Once new employees are given a thorough health and safety induction, there is no argument that safety training must take place regularly. But how often have you heard complaints from people at all levels in the corporate hierarchy that they have to attend another health and safety event?

One of the reasons people give for grudging attendance, is that they are busy and would rather get on with the “real job”. Of course we should strive to correct this negative attitude. However, there are deeper reasons: “We have heard it all before and we already know what to do”, and “Here we go again, death by PowerPoint slides, with lots of diagrams – never sure what we must do”.

“you have to help people come to their own realisation of the behaviours that could hurt them”

Clearly there is a need for health and safety training to be more effective, that is, to keep people’s attention, and give them something interesting they can apply easily at the workplace. This objective may be easy to achieve for technical training, such as showing people how to use a fire extinguisher or a breathing apparatus. Also, people can be tested to check that they have actually learned and are competent. However, when it comes to behavioural safety training it is more challenging. Lecturing, instructing and hectoring, and slides explaining how the brain works and how human perception works do not help people change. You have to help people come to their own realisation of the behaviours that could hurt them.

There are two successful and enjoyable methods I have used over 25 years to make behavioural training more interesting and effective.

Method one

Use past incidents as thinking exercises.

Summary of events:

An individual was having breakfast in the mess. After buttering his toast he wanted to discard the empty plastic butter packet in the dustbin. To do this he had to lean over the bread toaster. Unfortunately, the baggy sleeve of his jersey touched the toaster and caught fire, resulting in burns to the underside of his upper arm.


Give at least five recommendations to prevent a recurrence of this incident.

I use a few domestic incidents because at least one in seven people are injured in the kitchen and during leisure activities such as at the gymnasium. I use four of these scenarios in a three-hour workshop. As you would expect, after working in small groups, people come up with many technical recommendations such as move the bin, move the toaster, move the butter and wear suitable clothing.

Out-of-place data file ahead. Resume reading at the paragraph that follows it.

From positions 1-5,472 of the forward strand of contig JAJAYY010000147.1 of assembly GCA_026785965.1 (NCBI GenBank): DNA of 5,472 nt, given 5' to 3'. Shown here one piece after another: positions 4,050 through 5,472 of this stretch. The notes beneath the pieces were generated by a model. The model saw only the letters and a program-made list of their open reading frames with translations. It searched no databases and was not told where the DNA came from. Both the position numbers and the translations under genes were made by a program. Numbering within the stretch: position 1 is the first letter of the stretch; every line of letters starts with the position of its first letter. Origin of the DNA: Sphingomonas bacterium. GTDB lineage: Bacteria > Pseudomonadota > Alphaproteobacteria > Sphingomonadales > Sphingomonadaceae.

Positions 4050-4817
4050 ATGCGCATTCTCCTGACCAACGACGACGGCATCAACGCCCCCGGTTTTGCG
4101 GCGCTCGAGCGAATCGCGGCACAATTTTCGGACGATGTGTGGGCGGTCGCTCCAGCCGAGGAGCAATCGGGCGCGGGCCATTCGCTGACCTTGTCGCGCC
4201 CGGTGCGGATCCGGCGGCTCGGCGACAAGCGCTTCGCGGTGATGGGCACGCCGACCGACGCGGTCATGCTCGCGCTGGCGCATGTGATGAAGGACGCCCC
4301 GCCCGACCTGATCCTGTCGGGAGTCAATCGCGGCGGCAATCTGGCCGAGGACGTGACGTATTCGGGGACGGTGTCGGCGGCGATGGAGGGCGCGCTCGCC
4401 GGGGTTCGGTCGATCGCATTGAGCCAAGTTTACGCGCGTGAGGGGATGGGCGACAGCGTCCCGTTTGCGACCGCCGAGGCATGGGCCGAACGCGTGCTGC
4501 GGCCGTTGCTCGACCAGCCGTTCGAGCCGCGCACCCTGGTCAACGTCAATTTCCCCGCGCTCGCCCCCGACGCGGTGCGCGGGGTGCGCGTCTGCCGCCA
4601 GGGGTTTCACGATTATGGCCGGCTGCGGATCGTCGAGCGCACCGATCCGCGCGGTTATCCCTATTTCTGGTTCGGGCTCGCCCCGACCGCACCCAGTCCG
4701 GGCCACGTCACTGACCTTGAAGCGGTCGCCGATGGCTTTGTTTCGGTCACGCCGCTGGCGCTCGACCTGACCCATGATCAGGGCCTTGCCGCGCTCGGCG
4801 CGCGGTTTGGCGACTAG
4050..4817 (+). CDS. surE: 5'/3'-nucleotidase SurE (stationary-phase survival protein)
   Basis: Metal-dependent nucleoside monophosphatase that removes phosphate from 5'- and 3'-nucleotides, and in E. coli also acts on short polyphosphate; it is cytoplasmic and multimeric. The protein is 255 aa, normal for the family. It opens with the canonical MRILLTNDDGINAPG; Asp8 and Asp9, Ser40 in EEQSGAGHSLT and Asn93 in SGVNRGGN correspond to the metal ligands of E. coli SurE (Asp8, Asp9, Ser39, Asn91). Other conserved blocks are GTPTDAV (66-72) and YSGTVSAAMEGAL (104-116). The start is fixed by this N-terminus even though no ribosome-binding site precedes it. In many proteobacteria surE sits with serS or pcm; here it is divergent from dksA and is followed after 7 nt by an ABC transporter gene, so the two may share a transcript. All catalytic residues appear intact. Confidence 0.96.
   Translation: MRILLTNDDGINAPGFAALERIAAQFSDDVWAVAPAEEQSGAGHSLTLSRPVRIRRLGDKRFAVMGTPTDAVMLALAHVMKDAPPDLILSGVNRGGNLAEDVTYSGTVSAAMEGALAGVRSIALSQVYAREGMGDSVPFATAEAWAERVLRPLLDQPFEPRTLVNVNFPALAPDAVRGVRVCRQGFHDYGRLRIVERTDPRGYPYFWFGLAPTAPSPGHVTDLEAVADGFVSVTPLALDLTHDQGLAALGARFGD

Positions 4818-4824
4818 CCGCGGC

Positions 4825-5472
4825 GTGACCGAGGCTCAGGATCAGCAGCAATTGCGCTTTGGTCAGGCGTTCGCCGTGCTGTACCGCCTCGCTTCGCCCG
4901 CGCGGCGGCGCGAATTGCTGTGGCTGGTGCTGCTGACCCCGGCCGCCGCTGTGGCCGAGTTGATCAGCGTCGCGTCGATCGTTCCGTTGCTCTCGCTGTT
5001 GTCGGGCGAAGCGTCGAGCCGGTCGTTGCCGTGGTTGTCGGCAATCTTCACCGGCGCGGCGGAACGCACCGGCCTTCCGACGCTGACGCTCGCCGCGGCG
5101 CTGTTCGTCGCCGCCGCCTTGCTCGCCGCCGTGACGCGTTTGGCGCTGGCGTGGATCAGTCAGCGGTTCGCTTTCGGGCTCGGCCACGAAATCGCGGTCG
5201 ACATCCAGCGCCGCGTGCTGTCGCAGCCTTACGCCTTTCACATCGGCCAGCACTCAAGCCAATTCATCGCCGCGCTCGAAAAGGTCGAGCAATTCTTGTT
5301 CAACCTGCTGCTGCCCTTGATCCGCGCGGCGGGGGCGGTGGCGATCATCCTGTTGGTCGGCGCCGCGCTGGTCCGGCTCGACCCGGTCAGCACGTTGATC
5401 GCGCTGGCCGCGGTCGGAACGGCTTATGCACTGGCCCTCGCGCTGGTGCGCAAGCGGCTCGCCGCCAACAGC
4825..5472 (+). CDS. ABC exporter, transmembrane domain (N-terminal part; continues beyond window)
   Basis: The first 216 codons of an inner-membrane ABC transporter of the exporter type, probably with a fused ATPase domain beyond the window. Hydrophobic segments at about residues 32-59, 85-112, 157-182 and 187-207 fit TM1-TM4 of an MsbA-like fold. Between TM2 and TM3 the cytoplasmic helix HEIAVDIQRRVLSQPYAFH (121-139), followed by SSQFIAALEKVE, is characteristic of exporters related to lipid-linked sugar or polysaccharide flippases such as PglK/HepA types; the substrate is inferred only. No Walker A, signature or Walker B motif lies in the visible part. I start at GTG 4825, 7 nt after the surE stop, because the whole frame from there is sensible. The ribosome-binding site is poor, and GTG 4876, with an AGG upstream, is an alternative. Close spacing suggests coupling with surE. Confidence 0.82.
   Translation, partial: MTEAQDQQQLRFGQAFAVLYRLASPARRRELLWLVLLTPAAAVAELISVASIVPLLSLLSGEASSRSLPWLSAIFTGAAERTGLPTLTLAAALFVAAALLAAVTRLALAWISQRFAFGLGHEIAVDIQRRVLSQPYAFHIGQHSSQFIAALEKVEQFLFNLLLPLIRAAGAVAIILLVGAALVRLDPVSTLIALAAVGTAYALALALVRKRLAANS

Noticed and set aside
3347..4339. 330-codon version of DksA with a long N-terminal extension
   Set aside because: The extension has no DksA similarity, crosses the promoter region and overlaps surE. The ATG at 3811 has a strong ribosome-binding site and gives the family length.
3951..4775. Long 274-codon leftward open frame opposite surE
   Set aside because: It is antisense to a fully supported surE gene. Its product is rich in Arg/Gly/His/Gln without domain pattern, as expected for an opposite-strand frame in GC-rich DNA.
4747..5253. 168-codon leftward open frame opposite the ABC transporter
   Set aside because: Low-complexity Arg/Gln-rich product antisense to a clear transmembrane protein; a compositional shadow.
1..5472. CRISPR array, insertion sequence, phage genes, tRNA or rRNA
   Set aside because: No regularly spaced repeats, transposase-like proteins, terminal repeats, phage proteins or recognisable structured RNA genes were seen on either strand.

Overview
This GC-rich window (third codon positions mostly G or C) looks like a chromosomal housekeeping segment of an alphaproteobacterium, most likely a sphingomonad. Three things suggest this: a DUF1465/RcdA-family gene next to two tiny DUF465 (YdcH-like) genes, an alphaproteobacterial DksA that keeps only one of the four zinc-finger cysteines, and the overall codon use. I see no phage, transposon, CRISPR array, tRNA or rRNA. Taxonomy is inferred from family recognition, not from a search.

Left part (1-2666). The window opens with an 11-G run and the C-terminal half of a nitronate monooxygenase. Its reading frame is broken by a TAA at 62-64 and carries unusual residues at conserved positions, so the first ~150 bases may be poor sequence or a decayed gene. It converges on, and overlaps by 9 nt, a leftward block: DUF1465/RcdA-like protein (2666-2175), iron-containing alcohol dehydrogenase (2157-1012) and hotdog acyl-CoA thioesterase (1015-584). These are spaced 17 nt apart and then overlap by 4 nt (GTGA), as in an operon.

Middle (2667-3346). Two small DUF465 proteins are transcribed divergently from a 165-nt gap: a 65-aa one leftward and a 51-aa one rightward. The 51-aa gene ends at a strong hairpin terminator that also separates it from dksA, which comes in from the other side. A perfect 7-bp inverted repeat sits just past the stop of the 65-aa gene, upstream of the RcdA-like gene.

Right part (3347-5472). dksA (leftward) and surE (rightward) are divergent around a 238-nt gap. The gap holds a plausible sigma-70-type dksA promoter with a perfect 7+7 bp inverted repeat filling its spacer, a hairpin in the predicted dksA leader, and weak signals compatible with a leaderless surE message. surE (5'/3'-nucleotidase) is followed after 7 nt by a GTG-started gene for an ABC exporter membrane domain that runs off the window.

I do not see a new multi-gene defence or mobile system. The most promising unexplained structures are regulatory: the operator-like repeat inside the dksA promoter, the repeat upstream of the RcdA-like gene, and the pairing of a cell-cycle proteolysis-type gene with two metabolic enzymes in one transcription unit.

The trick is to agree with those technical solutions that are practical, but then concentrate on the behaviours. The fact that the ergonomics of the worksite is poor is an example of lack of awareness. The person leaning over a hot toaster, and those who around him who do not see the hazard, are other examples of lack of awareness. However, a major behaviour is the fear factor. Even if people see the baggy jersey as a hazard, they are too afraid to ask the person to “tape it up” or “take it off”.

Method two

Make up scenarios like this:

You and four friends are having a fantastic Friday night out. Each week one of you takes a turn not to drink too much so he/she can drive the car safely and drop people off at their homes. It’s now two o’clock in the morning and you all want to go home. Unfortunately, this week’s driver is completely drunk – as is everyone else. He insists quite forcefully that he is okay to drive.

You’ve tried to convince the others that it’s better to get taxis but they don’t agree. At this time in the morning it will take about 40 minutes to get a taxi.

Should you:

a) Make an excuse so you can stay behind and get a taxi.

b) Be loyal to your friends and go in the car with them – after all they are not concerned and it’s only a short journey home.

c) Take away the car keys and arrange for taxis.

d) Get the driver six cups of coffee and wait another hour until he’s sobered up.

Again, as you would predict people know the best answer – “take away the keys”. But then you role play and reject most of the sensible suggestions. Make it difficult to do the best option. For example, “The driver is aggressive and will hit you and the others are happy to go in the car and so won’t help you get the keys.” “You do not have the telephone number for his/her spouse or mother”. “The bar is closed so you cannot distract with another beer.”

Eventually, after unsafe proposals such as letting down the tires, and disconnecting the battery, someone comes up with the only solution “Call the police!” Yes, in every workshop, some people suggest this last resort as a way to protect people. Again, the fear factor arises as a behaviour stopping people doing the right thing. People worry about being seen as an informant or losing a friend. Imagine the discussion around that.